Frequently Asked Questions

What is the difference between an Osteopath and a Chiropractor?

It really depends on the individual practitioner, some osteopaths work like chiropractors and vice versa. The training is almost identical being over four or five years, and both are fully regulated by law. However practically, we have gleaned from our own patients experiences that osteopathy tends to involve more rhythmical and gentler techniques, there is less spinal manipulation and consultations tend to last longer. Osteopaths also tend to work on a wider area of the body rather than concentrating primarily on the spine and pelvis. Chiropractors often take x-rays to diagnose spinal misalignments (which osteopaths consider unnecessary) and quite often chiropractic treatments are given 3 or even 4 times per week compared to an average of once a week with osteopaths.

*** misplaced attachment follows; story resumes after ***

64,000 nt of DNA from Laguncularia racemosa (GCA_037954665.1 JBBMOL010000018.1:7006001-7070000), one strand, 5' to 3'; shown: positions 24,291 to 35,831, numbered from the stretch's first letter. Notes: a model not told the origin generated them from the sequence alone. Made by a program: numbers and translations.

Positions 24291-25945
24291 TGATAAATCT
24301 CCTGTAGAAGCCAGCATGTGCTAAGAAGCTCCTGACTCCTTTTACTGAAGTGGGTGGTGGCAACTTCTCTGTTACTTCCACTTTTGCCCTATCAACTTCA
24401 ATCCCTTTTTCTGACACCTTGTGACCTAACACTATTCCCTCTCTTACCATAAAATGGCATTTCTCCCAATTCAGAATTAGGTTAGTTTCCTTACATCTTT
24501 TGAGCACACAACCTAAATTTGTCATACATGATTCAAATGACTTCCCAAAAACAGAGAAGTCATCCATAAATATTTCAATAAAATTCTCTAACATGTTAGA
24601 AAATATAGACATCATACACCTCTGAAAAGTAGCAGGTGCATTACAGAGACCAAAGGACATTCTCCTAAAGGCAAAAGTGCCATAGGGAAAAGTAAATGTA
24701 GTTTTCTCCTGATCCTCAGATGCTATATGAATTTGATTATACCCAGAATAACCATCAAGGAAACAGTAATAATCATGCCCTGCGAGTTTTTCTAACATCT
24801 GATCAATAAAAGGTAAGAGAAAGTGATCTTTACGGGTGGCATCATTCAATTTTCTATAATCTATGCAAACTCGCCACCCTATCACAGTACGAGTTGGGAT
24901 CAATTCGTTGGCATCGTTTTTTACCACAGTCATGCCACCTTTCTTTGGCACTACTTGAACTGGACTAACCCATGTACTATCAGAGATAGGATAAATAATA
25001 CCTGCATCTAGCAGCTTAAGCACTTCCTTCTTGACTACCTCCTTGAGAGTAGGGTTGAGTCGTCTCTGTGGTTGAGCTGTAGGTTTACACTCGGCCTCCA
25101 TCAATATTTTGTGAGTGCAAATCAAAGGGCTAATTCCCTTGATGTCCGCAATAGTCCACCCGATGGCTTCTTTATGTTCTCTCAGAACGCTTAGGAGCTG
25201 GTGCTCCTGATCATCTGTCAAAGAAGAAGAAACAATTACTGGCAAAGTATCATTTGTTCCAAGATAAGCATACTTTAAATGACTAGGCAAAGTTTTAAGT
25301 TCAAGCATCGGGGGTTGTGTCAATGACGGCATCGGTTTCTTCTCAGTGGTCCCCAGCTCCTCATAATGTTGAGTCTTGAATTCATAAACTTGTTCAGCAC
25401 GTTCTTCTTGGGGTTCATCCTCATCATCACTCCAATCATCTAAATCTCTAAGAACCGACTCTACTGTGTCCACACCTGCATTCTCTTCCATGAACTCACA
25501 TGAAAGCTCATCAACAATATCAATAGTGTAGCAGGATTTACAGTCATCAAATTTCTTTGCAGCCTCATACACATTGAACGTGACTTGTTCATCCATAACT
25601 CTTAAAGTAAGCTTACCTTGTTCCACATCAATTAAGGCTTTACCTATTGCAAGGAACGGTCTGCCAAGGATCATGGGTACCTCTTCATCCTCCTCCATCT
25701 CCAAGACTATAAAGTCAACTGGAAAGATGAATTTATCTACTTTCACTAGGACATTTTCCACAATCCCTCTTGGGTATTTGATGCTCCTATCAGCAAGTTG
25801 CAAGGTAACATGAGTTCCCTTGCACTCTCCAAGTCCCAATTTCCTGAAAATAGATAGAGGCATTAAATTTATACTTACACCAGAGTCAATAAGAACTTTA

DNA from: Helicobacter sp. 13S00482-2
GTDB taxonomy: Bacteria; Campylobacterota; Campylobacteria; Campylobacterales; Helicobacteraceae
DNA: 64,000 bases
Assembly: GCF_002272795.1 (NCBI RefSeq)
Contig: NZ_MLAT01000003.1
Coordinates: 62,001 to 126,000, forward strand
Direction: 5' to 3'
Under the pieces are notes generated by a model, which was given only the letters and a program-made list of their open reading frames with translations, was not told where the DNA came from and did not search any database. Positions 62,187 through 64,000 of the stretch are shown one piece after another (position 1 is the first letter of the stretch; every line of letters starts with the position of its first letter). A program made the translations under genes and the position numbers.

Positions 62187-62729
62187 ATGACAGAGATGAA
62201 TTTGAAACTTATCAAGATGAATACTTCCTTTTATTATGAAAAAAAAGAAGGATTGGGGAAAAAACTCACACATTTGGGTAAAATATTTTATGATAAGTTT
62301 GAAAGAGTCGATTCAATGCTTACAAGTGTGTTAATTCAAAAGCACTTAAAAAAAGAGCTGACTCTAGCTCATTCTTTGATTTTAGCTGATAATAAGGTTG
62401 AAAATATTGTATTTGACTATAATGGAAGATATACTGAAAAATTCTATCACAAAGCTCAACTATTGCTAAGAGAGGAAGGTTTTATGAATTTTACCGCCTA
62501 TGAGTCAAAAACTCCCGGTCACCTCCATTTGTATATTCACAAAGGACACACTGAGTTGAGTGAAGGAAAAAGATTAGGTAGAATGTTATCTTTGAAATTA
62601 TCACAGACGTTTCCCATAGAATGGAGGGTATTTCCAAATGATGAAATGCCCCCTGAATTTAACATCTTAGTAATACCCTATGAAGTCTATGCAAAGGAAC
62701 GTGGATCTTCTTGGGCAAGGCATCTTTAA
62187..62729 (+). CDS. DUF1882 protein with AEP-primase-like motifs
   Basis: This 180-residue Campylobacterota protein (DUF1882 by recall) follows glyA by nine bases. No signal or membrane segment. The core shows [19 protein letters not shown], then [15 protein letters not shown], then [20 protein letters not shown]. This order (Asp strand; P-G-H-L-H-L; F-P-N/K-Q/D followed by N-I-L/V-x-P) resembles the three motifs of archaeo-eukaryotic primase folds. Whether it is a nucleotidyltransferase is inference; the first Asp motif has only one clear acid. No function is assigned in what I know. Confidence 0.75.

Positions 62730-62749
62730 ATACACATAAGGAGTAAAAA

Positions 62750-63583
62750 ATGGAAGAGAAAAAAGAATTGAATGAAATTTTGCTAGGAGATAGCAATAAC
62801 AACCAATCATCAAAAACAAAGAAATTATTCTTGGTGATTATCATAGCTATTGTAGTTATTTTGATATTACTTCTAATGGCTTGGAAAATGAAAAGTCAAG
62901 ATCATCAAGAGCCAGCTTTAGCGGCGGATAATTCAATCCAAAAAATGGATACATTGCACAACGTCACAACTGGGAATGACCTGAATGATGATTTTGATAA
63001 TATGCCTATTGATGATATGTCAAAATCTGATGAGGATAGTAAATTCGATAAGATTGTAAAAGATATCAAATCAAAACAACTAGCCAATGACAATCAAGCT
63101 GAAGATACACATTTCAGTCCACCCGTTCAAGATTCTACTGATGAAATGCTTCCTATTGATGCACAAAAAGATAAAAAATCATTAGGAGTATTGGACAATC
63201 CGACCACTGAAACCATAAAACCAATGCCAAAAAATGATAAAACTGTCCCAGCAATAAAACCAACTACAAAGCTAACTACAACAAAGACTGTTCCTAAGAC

Is Osteopathy Safe?

Yes. Stringent and extensive training over four years and regulation by statute law ensures that we have the skills necessary to care for you in a safe and gentle fashion. It is more important that we know when not to treat than when to, and for that reason alone, substantial training to diagnose and understand circumstances when treatment would not be safe is given.

Will Osteopathic Treatment Hurt?

Most osteopathic techniques are very gentle and are aimed at getting the maximum healing from minimal intervention. We are not trying to force your body back to health, instead we are trying to assist the body to return to a better balance. However, treatment reactions do occur and is most common for a couple of days post treatment. In the vast majority of cases this not the case and in those few patients that do experience some kind of reaction to osteopathic treatment, they experience no more than that which might be expected the day after a heavy work out at the gym.

What About My G.P?

Some G.P’s recommend Osteopathic treatment but you do not actually need a referral from your G.P. to consult with an Osteopath. Any communication with your G.P. would require your consent. Occasionally a referral to your GP is essential and in these instances a letter of referral detailing your case will be sent.